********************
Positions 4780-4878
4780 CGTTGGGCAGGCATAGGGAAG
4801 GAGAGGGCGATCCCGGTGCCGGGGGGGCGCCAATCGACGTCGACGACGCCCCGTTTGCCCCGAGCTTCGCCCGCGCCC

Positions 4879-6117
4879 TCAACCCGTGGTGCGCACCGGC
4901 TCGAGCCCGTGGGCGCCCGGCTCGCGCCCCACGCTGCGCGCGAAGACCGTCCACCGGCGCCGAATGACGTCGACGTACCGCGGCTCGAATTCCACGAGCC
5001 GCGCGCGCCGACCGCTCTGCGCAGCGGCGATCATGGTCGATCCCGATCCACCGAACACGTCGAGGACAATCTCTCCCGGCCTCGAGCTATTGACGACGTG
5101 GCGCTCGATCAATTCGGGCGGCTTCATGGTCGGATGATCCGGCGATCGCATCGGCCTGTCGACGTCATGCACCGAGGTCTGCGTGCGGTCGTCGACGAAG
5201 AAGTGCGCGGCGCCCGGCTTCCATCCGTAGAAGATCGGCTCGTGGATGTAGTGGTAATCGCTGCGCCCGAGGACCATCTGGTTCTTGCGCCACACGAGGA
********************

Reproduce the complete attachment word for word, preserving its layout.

Positions 4780-4878
4780 CGTTGGGCAGGCATAGGGAAG
4801 GAGAGGGCGATCCCGGTGCCGGGGGGGCGCCAATCGACGTCGACGACGCCCCGTTTGCCCCGAGCTTCGCCCGCGCCC

Positions 4879-6117
4879 TCAACCCGTGGTGCGCACCGGC
4901 TCGAGCCCGTGGGCGCCCGGCTCGCGCCCCACGCTGCGCGCGAAGACCGTCCACCGGCGCCGAATGACGTCGACGTACCGCGGCTCGAATTCCACGAGCC
5001 GCGCGCGCCGACCGCTCTGCGCAGCGGCGATCATGGTCGATCCCGATCCACCGAACACGTCGAGGACAATCTCTCCCGGCCTCGAGCTATTGACGACGTG
5101 GCGCTCGATCAATTCGGGCGGCTTCATGGTCGGATGATCCGGCGATCGCATCGGCCTGTCGACGTCATGCACCGAGGTCTGCGTGCGGTCGTCGACGAAG
5201 AAGTGCGCGGCGCCCGGCTTCCATCCGTAGAAGATCGGCTCGTGGATGTAGTGGTAATCGCTGCGCCCGAGGACCATCTGGTTCTTGCGCCACACGAGGA